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For sole-proprietors/self-employed (freelancers, commission agents, taxi drivers,hawkers...)

 Allowable Business Expenses
 Disallowable Business Expenses
 Productivity and Innovation Credit (PIC)
 Medical Expenses
 Capital Expenses Incurred on Renovation or Refurbishment Works Done to Your Business Premises
 Research and Development Expenditure
 Expenses Incurred Before Commencement of Business

 Before preparing the statement of accounts for your business, you need to know what are the allowable and disallowable business expenses for tax purposes. 

Allowable Business Expenses

Allowable business expenses are expenses that you can claim as deduction against your business income to arrive at your adjusted profit.

General rule for claiming expenses

You can generally claim a deduction against your business income for expenses that you incur wholly and exclusively to earn your business income.

There are some basic rules:

  • The expense must be related to your business - you must be able to show why you needed to spend the money to earn the income.
  • Expenses that are capital in nature cannot be claimed.
  • Expenses that are personal and private in nature cannot be claimed.
  • Proper and complete records and source documents should be kept for at least 5 years to substantiate your purchases and expenses.

For more information, you may wish to refer to the Starter Guide for the Self-Employed  (194KB) 
For Appendix 1 to 6 of the guide, you may refer to the Schedules (36KB)
For Appendix 7.1 to 7.4 of the guide, you may refer to the Statement of Accounts (41KB)

Examples of Allowable Business Expenses
Staff costs  
  • Employees' salary, bonus, allowances
  • Compulsory CPF contributions by employer
  • Retrenchment benefits
  • Insurance for employees
  • Employees' medical expenses up to 1% of their total remuneration (up to 2% if you as the employer are implementing either the Portable Medical Benefits Scheme or the Transferable Medical Insurance Scheme, has provided employees with portable medical shield plans or made ad hoc Medisave contributions for employees). Total remuneration includes employees' salaries, allowances, bonuses and allowable CPF contributions. Employee's remuneration excludes sole-proprietor and partner's salary, bonus, allowances, Medisave and CPF contributions as well as foreign workers levy.
Running costs  
Finance and professional costs  
  • Interest on money borrowed for use in business
  • Hire purchase interest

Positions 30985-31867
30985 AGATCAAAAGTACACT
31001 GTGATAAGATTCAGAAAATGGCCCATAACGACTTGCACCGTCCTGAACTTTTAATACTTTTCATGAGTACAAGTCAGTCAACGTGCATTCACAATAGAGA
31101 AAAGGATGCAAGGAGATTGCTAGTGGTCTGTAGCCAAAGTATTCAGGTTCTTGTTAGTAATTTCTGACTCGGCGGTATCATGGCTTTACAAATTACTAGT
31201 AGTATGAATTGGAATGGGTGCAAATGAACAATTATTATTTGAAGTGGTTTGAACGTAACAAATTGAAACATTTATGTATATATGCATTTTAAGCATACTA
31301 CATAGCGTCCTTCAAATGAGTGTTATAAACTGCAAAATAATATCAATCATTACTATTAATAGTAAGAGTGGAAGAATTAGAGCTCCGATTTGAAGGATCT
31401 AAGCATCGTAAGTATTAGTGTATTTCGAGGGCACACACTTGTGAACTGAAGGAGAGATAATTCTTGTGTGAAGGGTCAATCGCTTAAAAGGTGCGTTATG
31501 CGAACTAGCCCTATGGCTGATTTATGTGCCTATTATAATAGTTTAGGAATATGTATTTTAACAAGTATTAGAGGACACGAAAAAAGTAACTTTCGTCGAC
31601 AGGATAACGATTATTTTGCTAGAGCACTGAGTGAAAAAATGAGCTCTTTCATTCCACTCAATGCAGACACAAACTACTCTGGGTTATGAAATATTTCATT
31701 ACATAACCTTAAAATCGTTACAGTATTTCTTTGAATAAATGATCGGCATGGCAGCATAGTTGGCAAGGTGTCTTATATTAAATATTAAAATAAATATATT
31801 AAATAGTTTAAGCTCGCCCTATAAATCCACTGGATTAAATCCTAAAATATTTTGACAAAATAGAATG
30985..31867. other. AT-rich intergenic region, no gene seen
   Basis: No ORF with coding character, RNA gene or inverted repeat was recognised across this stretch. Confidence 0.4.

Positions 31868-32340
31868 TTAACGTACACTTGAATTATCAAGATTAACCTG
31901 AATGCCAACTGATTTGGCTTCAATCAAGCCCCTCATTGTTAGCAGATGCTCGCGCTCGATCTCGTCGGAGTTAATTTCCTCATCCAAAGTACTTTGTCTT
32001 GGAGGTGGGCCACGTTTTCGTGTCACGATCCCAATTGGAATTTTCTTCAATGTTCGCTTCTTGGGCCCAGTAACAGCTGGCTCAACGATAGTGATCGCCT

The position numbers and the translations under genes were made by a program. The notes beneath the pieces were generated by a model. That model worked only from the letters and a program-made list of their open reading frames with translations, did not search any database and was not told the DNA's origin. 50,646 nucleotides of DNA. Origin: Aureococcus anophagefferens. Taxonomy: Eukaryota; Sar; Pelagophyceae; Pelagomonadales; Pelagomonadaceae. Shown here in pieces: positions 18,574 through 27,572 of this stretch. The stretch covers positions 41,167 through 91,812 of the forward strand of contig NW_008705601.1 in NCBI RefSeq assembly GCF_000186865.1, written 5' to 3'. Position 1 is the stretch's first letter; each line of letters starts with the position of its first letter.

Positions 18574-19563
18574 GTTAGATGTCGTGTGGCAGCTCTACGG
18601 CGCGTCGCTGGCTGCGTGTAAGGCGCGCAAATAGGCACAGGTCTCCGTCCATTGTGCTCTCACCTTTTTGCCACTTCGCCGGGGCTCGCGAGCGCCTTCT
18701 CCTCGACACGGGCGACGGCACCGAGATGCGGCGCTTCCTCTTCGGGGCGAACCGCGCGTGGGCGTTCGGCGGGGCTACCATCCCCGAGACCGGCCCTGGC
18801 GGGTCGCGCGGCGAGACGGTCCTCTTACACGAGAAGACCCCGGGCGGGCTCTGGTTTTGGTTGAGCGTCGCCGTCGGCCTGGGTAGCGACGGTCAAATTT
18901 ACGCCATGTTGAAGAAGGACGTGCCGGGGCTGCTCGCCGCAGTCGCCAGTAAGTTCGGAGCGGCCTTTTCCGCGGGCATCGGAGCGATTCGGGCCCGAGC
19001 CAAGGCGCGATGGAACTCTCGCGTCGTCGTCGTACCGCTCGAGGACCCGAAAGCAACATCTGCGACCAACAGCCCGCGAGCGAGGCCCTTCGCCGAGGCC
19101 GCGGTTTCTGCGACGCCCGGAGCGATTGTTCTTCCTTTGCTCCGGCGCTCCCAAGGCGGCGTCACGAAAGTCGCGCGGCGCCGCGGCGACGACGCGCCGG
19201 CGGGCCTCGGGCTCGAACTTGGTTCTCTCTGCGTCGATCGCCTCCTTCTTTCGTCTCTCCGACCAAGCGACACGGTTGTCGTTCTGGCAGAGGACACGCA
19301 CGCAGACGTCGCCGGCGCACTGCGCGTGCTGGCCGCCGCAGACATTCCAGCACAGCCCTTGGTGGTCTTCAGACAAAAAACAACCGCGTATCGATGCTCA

• Accountancy fees
  • Legal fees incurred in recovering trade debts, renewal of leases

Productivity and Innovation Credit NEW!

 
Land Intensification Allowance NEW!  

 
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 Disallowable Business Expenses

Examples of Disallowable Business Expenses
Staff Costs  
  • Employees' medical expenses exceeding 1% of their total remuneration (2% if you as the employer are implementing either the Portable Medical Benefits Scheme or the Transferable Medical Insurance Scheme, has provided employees with portable medical shield plans or made ad hoc Medisave contributions for employees). Total remuneration includes employees' salaries, allowances, bonuses and allowable CPF contributions. Employee's remuneration excludes sole-proprietor and partner's salary, bonus, allowances, Medisave and CPF contributions as well as foreign workers levy).
  • CPF contribution for your employees above the statutory limit
  • Your own salary, bonus, allowances, and Medisave/CPF contributions
  • Your own personal drawings, medical fees, income tax, insurance, and donations
 Private expenses  
  • Food, household and entertainment expenses for yourself, family members, and friends
  • Cost of travelling to and from your home
  • Insurance premiums for policies taken on the sole-proprietor's life
  • Club subscriptions and entrance fees paid for the sole-proprietor's membership
  • Medical expenses incurred on the sole-proprietor
  • Sole-proprietor's personal income tax
  • Travelling expenses for personal trips

Private Hire Cars/Private Cars Expenses

 
  • Expenses incurred directly or in the form of reimbursement on using private hire cars or private cars (E, Q or S-plate cars). Examples: repair, maintenance, parking fees, petrol costs
  • These expenses are not deductible even if the private cars were used for business purposes
Remuneration paid to related parties  
  • Remuneration paid to the sole-proprietor / partner's related parties such as his parents, spouse, children and siblings who are not working in the business.
  • Excessive salary, bonus and commission paid to the sole-proprietor / partner's related parties that are not in line with market rate (not arm's length). Payments made to the related parties should commensurate with the actual services performed by them (reasonable as compared to an independent employee with the same qualification and experience performing the same services).
 
 Capital Expenses  
Other Disallowable Expenses  
  • Repayment of loans
  • Interest on loans obtained for private use
  • Fines and penalties
  • Prayer expenses

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Productivity and Innovation Credit (PIC) Revised!

The PIC scheme is available from Year of Assessment (YA) 2011 to YA 2018. Businesses can claim either enhanced tax deduction or cash payout for purchases made in qualifying activities that qualify for PIC – as illustrated below.

What are the purchases that qualify for PIC?  

 Qualifying activities   

 Examples of purchases  

Acquisition or Leasing of PIC Information Technology (IT) and Automation Equipment

 

 

Computers, Printers 

 Training of Employees 

 

  •  Classes conducted by external trainers